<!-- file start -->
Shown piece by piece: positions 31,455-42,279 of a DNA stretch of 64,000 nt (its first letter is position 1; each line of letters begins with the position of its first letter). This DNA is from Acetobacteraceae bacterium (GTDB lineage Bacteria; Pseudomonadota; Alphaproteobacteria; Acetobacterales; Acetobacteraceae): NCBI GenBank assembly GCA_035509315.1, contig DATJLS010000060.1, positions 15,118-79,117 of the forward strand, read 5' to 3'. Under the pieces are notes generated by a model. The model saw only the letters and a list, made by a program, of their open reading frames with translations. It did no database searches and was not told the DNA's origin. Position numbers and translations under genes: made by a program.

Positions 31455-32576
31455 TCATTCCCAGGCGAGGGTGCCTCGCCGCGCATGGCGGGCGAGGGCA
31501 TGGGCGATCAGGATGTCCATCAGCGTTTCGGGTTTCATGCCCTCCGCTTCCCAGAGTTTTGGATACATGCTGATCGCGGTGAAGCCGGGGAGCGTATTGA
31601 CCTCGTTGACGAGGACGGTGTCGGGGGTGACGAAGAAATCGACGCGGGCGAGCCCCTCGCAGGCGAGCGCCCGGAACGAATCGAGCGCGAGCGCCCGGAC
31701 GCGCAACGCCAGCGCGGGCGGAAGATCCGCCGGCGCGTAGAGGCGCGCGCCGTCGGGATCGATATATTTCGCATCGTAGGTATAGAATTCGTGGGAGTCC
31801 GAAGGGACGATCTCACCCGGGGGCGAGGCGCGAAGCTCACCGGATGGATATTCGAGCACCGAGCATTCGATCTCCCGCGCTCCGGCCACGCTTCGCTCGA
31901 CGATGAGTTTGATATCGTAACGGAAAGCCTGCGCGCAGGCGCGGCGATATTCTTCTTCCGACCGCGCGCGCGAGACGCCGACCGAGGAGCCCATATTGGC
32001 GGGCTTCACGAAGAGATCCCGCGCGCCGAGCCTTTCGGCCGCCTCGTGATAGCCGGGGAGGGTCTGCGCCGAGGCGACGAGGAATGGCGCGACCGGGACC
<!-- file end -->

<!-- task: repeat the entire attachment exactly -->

Shown piece by piece: positions 31,455-42,279 of a DNA stretch of 64,000 nt (its first letter is position 1; each line of letters begins with the position of its first letter). This DNA is from Acetobacteraceae bacterium (GTDB lineage Bacteria; Pseudomonadota; Alphaproteobacteria; Acetobacterales; Acetobacteraceae): NCBI GenBank assembly GCA_035509315.1, contig DATJLS010000060.1, positions 15,118-79,117 of the forward strand, read 5' to 3'. Under the pieces are notes generated by a model. The model saw only the letters and a list, made by a program, of their open reading frames with translations. It did no database searches and was not told the DNA's origin. Position numbers and translations under genes: made by a program.

Positions 31455-32576
31455 TCATTCCCAGGCGAGGGTGCCTCGCCGCGCATGGCGGGCGAGGGCA
31501 TGGGCGATCAGGATGTCCATCAGCGTTTCGGGTTTCATGCCCTCCGCTTCCCAGAGTTTTGGATACATGCTGATCGCGGTGAAGCCGGGGAGCGTATTGA
31601 CCTCGTTGACGAGGACGGTGTCGGGGGTGACGAAGAAATCGACGCGGGCGAGCCCCTCGCAGGCGAGCGCCCGGAACGAATCGAGCGCGAGCGCCCGGAC
31701 GCGCAACGCCAGCGCGGGCGGAAGATCCGCCGGCGCGTAGAGGCGCGCGCCGTCGGGATCGATATATTTCGCATCGTAGGTATAGAATTCGTGGGAGTCC
31801 GAAGGGACGATCTCACCCGGGGGCGAGGCGCGAAGCTCACCGGATGGATATTCGAGCACCGAGCATTCGATCTCCCGCGCTCCGGCCACGCTTCGCTCGA
31901 CGATGAGTTTGATATCGTAACGGAAAGCCTGCGCGCAGGCGCGGCGATATTCTTCTTCCGACCGCGCGCGCGAGACGCCGACCGAGGAGCCCATATTGGC
32001 GGGCTTCACGAAGAGATCCCGCGCGCCGAGCCTTTCGGCCGCCTCGTGATAGCCGGGGAGGGTCTGCGCCGAGGCGACGAGGAATGGCGCGACCGGGACC